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Around the County

Frequent information updates for agricultural audiences

Corn Ear Rots - from Mike Roegge

Posted by John Fulton -

The weather this year has done more than just delay the maturity of the corn and soybean crop, it has also allowed crop diseases to prosper. In corn, it's not too difficult to find leaf rust, grey leaf spot, northern corn leaf blight, and anthracnose. In addition, ear rots are not uncommon: diplodia and penicillium can be found and fusarium might be present as well. It's doubtful that aspergillus (which can cause aflatoxin) will be present since dry, hot conditions are usually necessary.

Diplodia will cause the ear and kernels to prematurely die, in which case the kernels will be so light they'll not contribute to yield. It's easily identified by the whitish colored mold growing in and among the kernels on the ear. Oftentimes, you'll note the husk will die much earlier than the rest of the plant. Diplodia if oftentimes much worse in continuous corn and when rainfall occurs during pollination. We saw some diplodia last year, but this year we may see more. The only good thing about this disease is that it doesn't produce toxins.

Penicillium can be found in some fields as well. Usually this will occur when the tip of the husk has been exposed, either by the cob extending out through it, or through bird or insect damage. The key symptom of this ear rot would be the bluish/ green mold growing between and on the kernels. This rot may or may not cause toxins. We've seen a number of fields this year in which birds sought out corn during the milk stage to feed on kernels. I think this is the most widespread I've seen bird damage. Ordinarily birds damage ears of corn to get at the insects that are present. That wasn't the case this year as the birds found they could consume the kernels and did so. And in most cases, they didn't really consume many kernels per ear, but numerous visits sometimes caused quite a few ears to be affected. . In doing so, they opened up the ear tip to allow moisture and molds to enter. The high humidities and plentiful rains of August did the rest.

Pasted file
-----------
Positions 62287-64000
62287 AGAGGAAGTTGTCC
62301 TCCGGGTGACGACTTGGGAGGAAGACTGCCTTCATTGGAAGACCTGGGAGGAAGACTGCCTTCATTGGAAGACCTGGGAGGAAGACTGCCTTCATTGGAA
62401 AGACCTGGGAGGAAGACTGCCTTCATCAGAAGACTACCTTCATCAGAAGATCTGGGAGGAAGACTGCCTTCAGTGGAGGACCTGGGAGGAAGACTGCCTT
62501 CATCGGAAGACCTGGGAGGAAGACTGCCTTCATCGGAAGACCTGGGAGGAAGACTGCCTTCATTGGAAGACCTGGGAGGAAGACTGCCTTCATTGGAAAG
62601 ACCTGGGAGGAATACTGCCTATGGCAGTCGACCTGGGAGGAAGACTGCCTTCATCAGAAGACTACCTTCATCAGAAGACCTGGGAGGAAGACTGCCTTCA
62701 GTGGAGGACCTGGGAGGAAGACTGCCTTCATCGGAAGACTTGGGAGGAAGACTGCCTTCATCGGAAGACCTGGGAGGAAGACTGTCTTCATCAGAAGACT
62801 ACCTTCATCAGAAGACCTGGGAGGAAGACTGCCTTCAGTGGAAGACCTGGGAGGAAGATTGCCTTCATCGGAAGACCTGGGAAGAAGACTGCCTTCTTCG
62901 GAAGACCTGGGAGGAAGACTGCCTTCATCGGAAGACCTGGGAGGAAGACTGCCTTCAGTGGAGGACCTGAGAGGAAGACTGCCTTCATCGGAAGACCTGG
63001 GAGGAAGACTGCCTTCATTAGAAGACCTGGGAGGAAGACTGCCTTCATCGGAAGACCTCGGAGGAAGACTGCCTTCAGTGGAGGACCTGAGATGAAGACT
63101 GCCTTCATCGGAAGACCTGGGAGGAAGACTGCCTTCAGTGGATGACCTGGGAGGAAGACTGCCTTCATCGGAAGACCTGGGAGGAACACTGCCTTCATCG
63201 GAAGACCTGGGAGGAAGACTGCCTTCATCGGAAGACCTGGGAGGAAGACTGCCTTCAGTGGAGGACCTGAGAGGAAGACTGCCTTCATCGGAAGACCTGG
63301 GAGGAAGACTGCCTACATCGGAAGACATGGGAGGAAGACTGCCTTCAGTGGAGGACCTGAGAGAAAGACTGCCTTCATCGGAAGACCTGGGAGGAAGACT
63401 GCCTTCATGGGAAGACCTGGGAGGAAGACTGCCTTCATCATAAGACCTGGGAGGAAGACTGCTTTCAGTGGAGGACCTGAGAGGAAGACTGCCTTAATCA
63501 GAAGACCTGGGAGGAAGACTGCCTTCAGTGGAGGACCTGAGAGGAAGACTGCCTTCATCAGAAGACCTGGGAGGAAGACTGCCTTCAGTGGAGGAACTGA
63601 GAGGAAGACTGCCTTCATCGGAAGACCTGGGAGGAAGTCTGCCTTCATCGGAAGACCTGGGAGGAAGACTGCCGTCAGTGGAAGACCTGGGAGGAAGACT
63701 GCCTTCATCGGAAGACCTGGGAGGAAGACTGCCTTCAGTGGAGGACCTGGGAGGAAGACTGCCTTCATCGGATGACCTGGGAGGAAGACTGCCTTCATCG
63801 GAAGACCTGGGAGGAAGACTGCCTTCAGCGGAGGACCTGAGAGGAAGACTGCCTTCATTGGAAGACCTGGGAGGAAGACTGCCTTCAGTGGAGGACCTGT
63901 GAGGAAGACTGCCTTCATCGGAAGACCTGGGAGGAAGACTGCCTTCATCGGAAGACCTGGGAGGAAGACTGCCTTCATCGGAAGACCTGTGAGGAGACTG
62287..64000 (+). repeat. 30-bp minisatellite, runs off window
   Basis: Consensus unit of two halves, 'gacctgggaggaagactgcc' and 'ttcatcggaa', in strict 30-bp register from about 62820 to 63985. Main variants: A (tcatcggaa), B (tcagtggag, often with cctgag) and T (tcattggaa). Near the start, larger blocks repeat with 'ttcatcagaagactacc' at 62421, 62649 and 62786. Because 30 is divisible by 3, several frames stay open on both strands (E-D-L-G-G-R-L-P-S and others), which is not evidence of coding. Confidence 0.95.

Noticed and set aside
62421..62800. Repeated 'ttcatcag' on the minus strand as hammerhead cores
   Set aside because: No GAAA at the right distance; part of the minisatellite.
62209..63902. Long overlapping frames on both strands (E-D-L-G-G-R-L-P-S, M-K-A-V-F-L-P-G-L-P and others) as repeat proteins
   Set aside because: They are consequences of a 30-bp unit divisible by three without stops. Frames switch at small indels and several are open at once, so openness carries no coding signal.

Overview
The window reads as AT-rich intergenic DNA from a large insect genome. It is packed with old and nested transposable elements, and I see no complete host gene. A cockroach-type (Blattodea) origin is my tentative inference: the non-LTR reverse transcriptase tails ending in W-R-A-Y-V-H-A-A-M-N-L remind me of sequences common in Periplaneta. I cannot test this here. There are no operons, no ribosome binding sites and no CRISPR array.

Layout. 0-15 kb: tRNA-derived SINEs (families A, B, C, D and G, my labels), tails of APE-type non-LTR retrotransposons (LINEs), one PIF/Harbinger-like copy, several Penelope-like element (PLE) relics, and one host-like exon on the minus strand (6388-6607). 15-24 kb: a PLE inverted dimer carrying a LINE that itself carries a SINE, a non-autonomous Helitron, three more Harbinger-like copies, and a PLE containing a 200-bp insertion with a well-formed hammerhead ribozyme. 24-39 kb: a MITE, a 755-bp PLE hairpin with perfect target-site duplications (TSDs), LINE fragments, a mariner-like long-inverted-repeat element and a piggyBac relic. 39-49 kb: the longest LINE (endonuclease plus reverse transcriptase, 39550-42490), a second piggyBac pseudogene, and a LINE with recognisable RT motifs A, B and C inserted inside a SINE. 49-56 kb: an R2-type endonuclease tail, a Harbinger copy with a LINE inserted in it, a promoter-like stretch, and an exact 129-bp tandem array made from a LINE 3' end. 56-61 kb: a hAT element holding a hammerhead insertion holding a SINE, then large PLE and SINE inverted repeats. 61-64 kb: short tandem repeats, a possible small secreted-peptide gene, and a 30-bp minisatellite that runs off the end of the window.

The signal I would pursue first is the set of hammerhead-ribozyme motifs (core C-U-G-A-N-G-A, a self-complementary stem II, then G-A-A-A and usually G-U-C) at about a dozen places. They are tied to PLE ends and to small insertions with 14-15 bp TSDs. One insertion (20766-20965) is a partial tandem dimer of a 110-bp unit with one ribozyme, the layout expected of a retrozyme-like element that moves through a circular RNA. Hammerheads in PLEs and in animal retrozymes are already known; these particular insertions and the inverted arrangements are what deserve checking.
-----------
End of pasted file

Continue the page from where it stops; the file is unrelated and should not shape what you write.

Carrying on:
Fusarium ear rot may be the other disease we see this year. Unlike the above two ear rots, I've not seen fusarium yet this year. But like aspergillus, this disease is favored by hot, dry conditions at pollination (so we may escape this particular ear rot). This rot can also produce toxins. Look for orange/pink colored fungal growth.

With all these diseases, the important factor is to get the corn harvested and dried to a moisture content of 15% or below as quickly as possible. Remember that if the bin averages 15% moisture, there will be spots above that. If you plan on keeping the grain, closely monitor the bin for moisture and temperature. If you plan on feeding it, have it tested for toxins. Keep the combine fan speed up to blow out lightweight, fungus infected kernels.

One last thought, I'm wondering if the bird predation we saw this year might be something we will witness regularly in the future. The reason being that the birds have now found out that corn (at milk stage) will satisfy their food needs. Will they be back?



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